Twiducate is website designed to allow teachers and students to continue their learning outside the classroom. It is a social networking tool that is safe for students and lets teachers monitor what is taking place. I like technology, but I have got to pass on this one. Read past the break to see why I think you should too. Let me walk you through Twiducate with pictures and details and then I’ll explain why I am giving it a big thumbs-down.
When you go to the Twiducate website signing up is very easy. At the home page it will ask if you’re a teacher or student. Chose teacher and you will be welcomed with this very simple screen. The classroom name and code is particularly important as students will need these to join, so don’t be too crazy with those fields.
Once that is done you are taken directly to your class (you can have multiple classes). The user interface is pretty straight forward and you get a good idea of what Twiducate can do right here. It is very much a back channel chat program, but unlike many back channel chat programs you have control of who enters and you have some other options as well.
Now we need to get our students on Twiducate. To do that click on Students in the very top menu.
You are taken to this screen where you, the teacher, add all the students to the class. This gives you complete control of who is involved and is great to keep out unwanted or uninvited people.
To add a student simply type in their name in the Add New box and click Add. Super simple. It will generate a password for them. You can even change that password to something more memorable if you like. Students will also have the ability to change their password as well. Just remember that the teacher can always see the password. This is something I do not like at all.
Now that you have your students added, they need to sign in and let the learning begin. Students go to the Twiducate homepage and click Sign in on the right hand side.
Here is something else I don’t like. They must type in their username (OK no problem) the class code (a little tedious but OK) and their password (of course) and then they have to type in a verification phrase!
I am not making this up. Every time a student logs in he/she has to do this. Imagine if you were trying to decide on an e-mail service and one had this feature in it. I do understand that it is clearly a security feature, and after all, we are educating children and security and safety needs to be a primary goal for every school and teacher, so I can kind of understand this . . . kind of.
Once in, the student sees pretty much the same screen as the teacher. The only big difference is the student does not have as many options in the top menu bar. Now that everyone is in the class, let’s get to some meaningful discussion. Here is what it looks like.
Pretty straight for . . . wahhh? Wait a minute. It does not automatically update? I have to click on 1 New Post in order to see the latest posts? Why? Why can’t it just update? This is not the worst of it. For that notification to show up, it can take as long as 2-3 minutes (that is not an exaggeration I timed it). Not exactly real time communication.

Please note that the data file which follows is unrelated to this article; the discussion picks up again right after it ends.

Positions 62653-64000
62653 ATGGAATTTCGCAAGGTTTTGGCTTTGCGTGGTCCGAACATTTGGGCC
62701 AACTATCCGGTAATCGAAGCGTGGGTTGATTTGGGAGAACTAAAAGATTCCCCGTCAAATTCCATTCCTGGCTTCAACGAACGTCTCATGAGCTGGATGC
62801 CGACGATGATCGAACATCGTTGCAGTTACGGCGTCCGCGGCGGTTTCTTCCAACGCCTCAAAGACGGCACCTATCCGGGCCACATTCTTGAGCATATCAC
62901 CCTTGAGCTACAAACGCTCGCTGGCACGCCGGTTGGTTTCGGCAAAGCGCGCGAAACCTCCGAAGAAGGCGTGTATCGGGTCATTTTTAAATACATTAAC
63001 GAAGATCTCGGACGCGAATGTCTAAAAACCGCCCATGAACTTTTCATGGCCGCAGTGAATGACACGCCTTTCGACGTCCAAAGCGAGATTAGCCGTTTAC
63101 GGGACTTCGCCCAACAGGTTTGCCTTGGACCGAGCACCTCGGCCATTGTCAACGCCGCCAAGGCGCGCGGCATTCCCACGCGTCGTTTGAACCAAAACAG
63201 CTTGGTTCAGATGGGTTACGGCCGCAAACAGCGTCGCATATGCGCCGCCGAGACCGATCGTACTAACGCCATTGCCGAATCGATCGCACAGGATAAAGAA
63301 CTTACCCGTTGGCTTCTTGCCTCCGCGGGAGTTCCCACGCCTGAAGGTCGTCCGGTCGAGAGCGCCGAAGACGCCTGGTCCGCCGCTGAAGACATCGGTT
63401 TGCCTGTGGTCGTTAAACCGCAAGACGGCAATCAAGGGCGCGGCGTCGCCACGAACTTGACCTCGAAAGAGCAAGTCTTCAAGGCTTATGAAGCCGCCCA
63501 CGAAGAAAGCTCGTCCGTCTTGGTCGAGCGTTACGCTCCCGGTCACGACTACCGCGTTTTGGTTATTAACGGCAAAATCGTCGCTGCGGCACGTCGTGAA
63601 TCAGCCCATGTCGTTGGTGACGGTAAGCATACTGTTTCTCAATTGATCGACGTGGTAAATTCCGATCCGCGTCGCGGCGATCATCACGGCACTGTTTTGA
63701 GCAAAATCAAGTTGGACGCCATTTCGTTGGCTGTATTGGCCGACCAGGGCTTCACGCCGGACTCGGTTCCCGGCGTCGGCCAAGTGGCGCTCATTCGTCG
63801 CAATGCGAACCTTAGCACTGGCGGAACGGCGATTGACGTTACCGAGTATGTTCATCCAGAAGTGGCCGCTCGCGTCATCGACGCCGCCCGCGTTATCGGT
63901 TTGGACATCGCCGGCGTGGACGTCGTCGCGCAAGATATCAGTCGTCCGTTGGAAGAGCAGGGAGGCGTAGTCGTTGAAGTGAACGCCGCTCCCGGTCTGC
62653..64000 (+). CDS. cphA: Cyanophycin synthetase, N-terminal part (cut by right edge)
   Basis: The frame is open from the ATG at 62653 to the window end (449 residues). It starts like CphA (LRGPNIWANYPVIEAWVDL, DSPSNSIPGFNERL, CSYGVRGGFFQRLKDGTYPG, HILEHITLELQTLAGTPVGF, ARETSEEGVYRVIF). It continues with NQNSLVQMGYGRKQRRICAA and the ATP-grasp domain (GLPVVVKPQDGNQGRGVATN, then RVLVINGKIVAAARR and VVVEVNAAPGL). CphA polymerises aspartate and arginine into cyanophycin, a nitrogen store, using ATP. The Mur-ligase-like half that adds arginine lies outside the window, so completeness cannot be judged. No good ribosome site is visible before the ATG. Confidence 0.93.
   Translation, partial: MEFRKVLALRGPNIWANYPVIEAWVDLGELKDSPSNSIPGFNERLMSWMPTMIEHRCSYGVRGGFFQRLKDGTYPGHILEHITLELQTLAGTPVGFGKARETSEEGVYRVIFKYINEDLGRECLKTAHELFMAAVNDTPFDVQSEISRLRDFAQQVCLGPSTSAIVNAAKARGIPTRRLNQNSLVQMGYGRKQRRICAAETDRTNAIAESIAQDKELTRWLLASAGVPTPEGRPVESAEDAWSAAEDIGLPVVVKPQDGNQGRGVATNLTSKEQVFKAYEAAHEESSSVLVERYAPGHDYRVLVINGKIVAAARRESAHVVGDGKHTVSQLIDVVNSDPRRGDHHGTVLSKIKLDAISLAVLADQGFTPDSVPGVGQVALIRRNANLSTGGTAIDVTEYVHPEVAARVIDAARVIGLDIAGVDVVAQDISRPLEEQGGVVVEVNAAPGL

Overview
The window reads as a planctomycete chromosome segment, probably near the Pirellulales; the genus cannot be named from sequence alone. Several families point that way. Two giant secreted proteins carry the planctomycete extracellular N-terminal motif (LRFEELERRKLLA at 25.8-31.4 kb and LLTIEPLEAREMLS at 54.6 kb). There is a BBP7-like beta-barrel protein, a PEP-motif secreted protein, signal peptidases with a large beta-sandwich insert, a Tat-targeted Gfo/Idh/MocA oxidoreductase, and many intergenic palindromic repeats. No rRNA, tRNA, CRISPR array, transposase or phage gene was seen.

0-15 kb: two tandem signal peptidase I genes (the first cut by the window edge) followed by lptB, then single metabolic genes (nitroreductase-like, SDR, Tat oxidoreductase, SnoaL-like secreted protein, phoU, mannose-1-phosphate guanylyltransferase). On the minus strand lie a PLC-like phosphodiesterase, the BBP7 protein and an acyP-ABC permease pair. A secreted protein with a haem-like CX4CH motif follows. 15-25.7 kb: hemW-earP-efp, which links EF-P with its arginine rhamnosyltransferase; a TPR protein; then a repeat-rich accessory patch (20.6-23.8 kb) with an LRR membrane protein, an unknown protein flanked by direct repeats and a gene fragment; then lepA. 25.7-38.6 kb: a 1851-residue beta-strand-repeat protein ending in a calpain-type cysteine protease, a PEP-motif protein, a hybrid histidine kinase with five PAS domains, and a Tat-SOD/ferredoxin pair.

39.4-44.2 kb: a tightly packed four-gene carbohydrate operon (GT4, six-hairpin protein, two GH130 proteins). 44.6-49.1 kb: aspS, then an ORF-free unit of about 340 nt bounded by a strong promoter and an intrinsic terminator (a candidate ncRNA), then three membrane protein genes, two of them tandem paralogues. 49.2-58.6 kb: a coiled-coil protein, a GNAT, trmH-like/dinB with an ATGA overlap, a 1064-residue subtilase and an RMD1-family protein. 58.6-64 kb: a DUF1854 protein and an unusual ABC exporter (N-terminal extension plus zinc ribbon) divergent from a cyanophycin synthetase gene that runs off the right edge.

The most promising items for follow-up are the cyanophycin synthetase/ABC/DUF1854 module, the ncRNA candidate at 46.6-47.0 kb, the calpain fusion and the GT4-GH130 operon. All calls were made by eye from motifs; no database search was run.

With posting you can add images hyperlinks, bullet points, and you can format the text as well, but every time you post, the page is refreshed. So if you are dealing with a less than speedy connection you could be waiting a while.
Now to be fair there is a chat program that is built into Twiducate. You can find it in the bottom right hand corner of the screen (I had to look a while before finding it). So let’s click that and see what happens?
The chat function works for everyone online at the time. There are no person-to-person chat unless they are the only two people online, and only the teacher can clear the chat, so if a student were to type something inappropriate, it would be there for all to see. This is something I do like. Here is what the chat looks like.
This does update in real time, but there are no avatars, formatting text options, hyperlinks don’t work, you can’t send messages through the and of course no emoticons! While emoticons and not a deal breaker, the others could easily be. One could argue, that you could include all of these options without using the chat. OK, but then what is the purpose of the chat at all? If it serves the same function why have it at all? This leaves me scratching my head.
You can include bookmarks to important websites and add important dates in Twiducate as well. This is nice since it is easy to get to these items and they are prominently displayed.
Now let me sum it all up. Twiducate does not offer anything else that other, more robust, better designed, better thought out educational social networks offer. Here is a list of a few of them.
Another problem with Twiducate is that they encourage people to purchase Twiducate swag (or paraphanial) from their store in order to keep Twiducate free. Does that mean, that if the sales go down teachers may have to pay for this service? Having such wish-washy financial backing or being forced to pay for a service that teachers rely upon is not cool. Just look at Ning. When they started to charge, teachers fled for other options and in a hurry.
At the bottom of the website it says “A website developed by teachers for teachers.” That is pretty cool, but I hate to say that it looks like it too. There are little interface issues (like posts not updating automatically, the sign in issue, not being able to have hyperlinks in a chat program, having a seemingly useless chat program) that seem to make me very dubious of this web application lasting.
In short, your time as a teacher is very valuable and precious. You are very busy and spending time trialing out applications that are not as effective as they can be is a waste of your time. While the people of Twiducate have made a valiant effort, they fall very short of their competition and as a teacher, you should look elsewhere.